You’re probably asking yourself, “Does homeowners insurance cover pipe burst damage?” It’s important to understand your insurance coverage so you can make sure your damages are fully covered. While many standard policies cover water damage, you should always check to see what’s excluded. For instance, if the burst pipe was undiscovered, it’s unlikely your insurance company will cover it. The same is true for water damage from a leaking or bursting pipe. While most standard homeowners policies will cover flooding and sewage backups, you’ll likely need an endorsement or special rider to get them covered.
Steps of Filing Claims in Pipe Burst
The first step in filing a claim for a burst pipe is examining your policy to see which damages are excluded. If you have an insurance policy for flood or hurricane damage, you should check it to make sure it includes such damage. If it doesn’t, you should consider buying a separate policy for these types of damage. When you file a claim, be sure to document the damage thoroughly. Use a smart phone camera to take pictures of the damage. It’s also helpful to note any care you took to prevent further damages.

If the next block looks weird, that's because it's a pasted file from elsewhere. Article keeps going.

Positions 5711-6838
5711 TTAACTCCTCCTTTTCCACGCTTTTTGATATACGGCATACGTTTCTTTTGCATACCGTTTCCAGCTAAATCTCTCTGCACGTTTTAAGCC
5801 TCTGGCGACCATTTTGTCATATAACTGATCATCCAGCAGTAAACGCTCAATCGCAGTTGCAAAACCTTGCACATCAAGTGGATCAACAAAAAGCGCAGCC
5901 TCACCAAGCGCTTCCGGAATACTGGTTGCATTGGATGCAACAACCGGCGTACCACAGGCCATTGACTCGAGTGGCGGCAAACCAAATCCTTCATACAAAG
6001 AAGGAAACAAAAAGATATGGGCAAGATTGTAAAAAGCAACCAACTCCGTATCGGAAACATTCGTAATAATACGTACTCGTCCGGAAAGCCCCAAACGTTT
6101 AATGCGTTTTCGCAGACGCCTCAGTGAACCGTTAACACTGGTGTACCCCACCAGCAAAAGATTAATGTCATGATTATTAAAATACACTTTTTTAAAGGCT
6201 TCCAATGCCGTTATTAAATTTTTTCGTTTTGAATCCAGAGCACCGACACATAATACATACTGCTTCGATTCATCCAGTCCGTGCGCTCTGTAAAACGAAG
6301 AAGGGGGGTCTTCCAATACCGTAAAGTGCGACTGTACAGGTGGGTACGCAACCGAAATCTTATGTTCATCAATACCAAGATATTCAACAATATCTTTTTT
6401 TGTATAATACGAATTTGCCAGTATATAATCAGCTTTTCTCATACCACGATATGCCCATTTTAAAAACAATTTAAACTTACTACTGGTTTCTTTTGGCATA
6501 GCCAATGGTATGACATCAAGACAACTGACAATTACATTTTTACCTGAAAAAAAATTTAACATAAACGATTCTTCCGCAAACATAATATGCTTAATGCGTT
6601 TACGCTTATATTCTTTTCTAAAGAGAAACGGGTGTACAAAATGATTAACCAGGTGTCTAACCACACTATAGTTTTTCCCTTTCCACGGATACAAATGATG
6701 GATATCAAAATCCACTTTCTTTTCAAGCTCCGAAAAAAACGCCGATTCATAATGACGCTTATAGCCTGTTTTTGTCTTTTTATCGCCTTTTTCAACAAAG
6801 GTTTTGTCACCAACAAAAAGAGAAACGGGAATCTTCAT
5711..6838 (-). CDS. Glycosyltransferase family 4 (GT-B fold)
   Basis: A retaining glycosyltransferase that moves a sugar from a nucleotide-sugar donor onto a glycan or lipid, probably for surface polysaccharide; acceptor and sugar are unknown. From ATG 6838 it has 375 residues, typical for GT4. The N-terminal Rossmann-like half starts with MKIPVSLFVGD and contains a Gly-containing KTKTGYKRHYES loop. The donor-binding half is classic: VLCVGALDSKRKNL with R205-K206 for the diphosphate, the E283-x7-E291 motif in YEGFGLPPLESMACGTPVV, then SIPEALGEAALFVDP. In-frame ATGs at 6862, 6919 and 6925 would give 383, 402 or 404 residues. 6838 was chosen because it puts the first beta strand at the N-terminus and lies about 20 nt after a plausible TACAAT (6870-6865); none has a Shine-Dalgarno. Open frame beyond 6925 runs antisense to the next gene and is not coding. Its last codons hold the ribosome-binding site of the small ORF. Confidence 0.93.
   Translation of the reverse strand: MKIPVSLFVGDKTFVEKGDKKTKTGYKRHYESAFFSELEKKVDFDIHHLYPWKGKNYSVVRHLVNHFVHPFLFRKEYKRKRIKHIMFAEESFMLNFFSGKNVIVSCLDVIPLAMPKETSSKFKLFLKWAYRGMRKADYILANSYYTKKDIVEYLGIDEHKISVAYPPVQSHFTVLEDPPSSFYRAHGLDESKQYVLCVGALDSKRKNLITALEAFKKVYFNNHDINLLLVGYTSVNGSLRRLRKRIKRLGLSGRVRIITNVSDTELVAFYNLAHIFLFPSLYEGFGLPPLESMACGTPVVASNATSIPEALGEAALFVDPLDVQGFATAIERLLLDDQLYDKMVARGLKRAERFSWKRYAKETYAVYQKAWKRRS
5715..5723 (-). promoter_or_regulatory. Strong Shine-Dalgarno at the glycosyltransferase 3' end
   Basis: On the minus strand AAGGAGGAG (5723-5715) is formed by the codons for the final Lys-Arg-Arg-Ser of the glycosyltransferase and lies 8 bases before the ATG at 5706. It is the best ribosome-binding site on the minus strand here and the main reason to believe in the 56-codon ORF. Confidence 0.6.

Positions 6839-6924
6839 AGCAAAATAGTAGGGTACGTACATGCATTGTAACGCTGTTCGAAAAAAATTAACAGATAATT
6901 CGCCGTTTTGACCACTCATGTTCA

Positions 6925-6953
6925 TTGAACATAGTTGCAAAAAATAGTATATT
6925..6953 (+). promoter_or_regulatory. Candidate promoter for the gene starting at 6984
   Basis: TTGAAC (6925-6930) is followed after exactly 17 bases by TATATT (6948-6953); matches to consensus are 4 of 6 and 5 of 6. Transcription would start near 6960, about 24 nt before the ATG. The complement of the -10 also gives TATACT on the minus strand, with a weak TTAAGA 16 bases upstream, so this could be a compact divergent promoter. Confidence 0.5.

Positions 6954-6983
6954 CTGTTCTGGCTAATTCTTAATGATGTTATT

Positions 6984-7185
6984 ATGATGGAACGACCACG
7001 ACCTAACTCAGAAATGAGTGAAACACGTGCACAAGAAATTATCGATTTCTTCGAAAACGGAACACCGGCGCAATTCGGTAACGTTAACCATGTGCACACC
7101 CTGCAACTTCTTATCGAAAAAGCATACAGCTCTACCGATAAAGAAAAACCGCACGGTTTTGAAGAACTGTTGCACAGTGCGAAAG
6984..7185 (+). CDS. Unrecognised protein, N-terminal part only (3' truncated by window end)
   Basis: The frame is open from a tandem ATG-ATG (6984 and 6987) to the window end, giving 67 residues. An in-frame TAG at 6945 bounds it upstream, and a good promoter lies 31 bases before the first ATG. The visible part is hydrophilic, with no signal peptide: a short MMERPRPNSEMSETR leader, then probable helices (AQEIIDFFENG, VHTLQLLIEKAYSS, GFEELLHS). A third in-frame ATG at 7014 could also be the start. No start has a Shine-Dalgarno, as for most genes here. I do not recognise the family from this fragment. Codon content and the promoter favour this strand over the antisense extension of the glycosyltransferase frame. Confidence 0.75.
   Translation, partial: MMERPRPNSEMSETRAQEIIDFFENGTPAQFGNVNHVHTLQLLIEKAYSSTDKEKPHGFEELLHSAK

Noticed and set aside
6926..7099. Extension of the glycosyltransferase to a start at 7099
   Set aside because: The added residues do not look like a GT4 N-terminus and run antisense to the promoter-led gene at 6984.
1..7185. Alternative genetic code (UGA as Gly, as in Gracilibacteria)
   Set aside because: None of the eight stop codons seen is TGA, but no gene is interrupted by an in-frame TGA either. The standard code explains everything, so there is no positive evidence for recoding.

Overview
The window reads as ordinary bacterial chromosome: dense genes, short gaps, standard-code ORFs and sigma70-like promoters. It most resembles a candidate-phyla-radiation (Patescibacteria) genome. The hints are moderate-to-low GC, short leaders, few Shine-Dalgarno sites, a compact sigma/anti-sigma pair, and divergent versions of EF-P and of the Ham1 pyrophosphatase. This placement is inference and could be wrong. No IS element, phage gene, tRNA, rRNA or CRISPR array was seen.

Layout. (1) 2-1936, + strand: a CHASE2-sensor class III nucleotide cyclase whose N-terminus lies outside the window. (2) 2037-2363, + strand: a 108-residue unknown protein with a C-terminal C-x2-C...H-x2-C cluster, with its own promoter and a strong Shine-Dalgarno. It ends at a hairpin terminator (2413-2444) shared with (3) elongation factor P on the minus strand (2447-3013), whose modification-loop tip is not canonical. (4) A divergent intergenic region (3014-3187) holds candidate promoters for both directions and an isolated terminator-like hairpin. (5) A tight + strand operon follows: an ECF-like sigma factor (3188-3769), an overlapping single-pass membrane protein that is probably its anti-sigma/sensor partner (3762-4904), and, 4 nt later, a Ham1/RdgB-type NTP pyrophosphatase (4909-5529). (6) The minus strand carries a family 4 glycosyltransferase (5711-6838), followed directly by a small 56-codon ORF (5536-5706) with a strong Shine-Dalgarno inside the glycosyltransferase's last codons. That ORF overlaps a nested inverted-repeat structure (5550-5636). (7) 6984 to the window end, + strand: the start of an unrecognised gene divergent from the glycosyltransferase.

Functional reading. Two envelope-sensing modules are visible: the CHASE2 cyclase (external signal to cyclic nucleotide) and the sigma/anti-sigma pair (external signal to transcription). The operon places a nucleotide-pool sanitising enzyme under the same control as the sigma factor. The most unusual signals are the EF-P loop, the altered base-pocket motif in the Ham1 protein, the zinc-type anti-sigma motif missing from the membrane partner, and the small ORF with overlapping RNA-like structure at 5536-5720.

Once you’ve filed a claim for a pipe burst, it’s time to file the claim. The insurance company will reimburse you for the costs of repairing the home, cleaning up the mess, and replacing the flooring. The insurance company will usually approve some repairs and deny others based on the cause of the damage. If the damage was legitimately caused by a ruptured pipe, your insurance provider will cover it. However, if the damage was caused by a problem that was present before the pipe burst, your insurer may not cover it.
Another step to take is to document the damage with pictures. The more photographs you take, the better, and remember to document everything. Even small items can be damaged. If you’re not able to replace them, then your insurer might not cover them. So, it’s best to document all the damages and call the insurance company. If the damage was large enough to damage your property, your insurer should cover the costs.